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 (ĭn′to͞o-bāt′, -tyo͞o-)
tr.v. in·tu·bat·ed, in·tu·bat·ing, in·tu·bates
To insert a tube into (a hollow organ or body passage).

in′tu·ba′tion n.
in′tu·ba′tion·al adj.
in′tu·ba′tion·al·ly adv.


Inserting a tube in an organ or body passage, usually through the larynx in order to administer anesthaesia.
ThesaurusAntonymsRelated WordsSynonymsLegend:
Noun1.intubation - the insertion of a cannula or tube into a hollow body organ
intromission, insertion, introduction - the act of putting one thing into another


n (Med) → Intubation f


n. intubación, inserción de un tubo en un conducto o cavidad del cuerpo.


n intubación f
References in periodicals archive ?
M Rapid sequence intubation is the preferred method and widely gaining acceptance; however, other method of intubation without use of muscle relaxants and "crash intubation" without use of any drugs are also reported.
Comparison of Etomidate and Ketamine for Induction During Rapid Sequence Intubation of Adult Trauma Patients.
Therefore, in spite of its high cost and limited availability, rocuronium appears to be a safe drug for rapid sequence intubation when there is no anticipated difficulty in intubation and also in surgeries of prolonged duration without any adverse cardiovascular effects.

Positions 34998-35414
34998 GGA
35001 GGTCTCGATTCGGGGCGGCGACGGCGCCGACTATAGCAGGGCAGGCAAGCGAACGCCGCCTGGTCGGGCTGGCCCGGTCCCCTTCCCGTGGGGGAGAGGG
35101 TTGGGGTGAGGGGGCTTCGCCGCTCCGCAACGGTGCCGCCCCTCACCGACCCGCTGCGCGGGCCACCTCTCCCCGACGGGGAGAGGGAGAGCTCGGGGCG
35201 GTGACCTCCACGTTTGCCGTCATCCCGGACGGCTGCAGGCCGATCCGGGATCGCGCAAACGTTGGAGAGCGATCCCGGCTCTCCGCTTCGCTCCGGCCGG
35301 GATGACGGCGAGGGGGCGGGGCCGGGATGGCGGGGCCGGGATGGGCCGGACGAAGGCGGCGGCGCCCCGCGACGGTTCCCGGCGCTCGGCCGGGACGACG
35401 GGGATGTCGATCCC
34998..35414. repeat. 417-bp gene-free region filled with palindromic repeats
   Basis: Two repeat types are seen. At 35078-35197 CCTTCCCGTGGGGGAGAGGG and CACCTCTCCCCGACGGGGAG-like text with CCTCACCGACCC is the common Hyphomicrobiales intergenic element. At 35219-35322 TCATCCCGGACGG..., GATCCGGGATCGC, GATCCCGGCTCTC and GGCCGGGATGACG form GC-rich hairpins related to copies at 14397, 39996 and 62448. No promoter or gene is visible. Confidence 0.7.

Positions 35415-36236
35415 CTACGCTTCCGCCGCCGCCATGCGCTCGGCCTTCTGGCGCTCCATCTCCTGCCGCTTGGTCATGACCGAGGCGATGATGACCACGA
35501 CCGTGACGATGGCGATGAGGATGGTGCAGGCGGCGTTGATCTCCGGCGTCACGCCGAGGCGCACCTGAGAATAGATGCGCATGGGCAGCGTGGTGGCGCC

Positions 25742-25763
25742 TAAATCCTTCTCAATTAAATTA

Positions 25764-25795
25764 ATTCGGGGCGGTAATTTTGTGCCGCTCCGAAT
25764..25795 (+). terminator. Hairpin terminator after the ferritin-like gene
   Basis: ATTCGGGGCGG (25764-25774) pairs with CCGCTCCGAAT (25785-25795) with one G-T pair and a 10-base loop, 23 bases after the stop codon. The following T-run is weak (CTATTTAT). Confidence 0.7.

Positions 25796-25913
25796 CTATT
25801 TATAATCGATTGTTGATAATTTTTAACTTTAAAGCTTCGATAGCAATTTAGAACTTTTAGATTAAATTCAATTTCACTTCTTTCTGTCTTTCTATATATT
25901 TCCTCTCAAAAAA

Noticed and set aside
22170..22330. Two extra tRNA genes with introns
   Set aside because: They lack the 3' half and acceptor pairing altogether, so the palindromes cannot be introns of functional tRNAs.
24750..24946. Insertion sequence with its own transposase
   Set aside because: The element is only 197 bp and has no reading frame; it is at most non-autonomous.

Succinylcholine versus rocuronium for rapid sequence intubation in intensive care, a prospective, randomized controlled trial.
Etomidate versus ketamine for rapid sequence intubation in acutely ill patients: a multicentre randomised controlled trial.
Intubating conditions and hemodynamic effects of etomidate for rapid sequence intubation in the emergency department: an observational cohort study.
Rapid sequence intubation (RSI) is now the acceptable and preferred method of intubating in the emergency room setting.
A comparison of fentanyl, esmolol and their combination for blunting the haemodynamic responses during rapid sequence intubation.

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